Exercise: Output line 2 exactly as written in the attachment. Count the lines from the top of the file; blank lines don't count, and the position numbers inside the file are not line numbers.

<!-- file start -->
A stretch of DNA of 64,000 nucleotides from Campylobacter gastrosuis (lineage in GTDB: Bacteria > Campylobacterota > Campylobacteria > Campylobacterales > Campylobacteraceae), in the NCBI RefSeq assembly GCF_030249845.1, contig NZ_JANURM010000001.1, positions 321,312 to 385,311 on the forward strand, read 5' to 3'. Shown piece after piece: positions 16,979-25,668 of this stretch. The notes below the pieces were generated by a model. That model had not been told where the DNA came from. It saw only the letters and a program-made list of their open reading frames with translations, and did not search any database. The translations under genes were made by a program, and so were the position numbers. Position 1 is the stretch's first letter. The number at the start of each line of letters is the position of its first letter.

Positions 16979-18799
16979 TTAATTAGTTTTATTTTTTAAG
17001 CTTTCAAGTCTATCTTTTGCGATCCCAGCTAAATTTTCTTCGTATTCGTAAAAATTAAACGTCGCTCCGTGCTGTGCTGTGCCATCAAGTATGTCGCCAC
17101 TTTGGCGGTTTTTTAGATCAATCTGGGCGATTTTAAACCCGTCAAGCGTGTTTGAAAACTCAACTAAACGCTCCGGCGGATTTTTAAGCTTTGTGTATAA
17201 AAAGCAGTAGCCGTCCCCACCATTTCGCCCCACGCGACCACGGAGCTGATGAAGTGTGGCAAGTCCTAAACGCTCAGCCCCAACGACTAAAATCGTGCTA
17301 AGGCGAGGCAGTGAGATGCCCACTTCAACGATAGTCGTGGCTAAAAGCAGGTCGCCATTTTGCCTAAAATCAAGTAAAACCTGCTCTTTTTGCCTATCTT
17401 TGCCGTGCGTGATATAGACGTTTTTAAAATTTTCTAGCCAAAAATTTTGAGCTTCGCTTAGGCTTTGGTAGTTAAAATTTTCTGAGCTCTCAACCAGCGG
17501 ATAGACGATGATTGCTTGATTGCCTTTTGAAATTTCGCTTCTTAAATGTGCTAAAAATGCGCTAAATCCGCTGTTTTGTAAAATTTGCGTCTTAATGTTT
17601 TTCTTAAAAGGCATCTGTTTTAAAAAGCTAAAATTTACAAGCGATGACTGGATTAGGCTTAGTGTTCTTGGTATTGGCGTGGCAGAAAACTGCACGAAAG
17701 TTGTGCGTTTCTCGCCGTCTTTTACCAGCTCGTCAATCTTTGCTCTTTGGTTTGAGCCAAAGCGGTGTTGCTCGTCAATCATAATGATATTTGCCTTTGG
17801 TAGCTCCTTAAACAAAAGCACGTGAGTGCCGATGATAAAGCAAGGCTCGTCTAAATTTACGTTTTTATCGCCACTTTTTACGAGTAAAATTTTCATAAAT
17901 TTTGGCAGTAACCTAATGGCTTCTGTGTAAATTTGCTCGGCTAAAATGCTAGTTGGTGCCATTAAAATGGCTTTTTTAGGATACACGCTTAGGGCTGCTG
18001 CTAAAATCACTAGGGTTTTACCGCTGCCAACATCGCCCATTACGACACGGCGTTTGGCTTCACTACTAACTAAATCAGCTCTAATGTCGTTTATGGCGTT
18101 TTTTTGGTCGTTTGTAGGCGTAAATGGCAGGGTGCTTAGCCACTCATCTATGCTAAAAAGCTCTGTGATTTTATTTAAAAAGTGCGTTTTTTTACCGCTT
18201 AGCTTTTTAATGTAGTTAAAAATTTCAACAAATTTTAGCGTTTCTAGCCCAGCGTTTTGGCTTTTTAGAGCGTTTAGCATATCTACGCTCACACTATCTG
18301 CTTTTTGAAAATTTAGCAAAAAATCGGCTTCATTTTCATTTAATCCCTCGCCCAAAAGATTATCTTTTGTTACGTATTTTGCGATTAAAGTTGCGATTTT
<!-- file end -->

Positions 16979-18799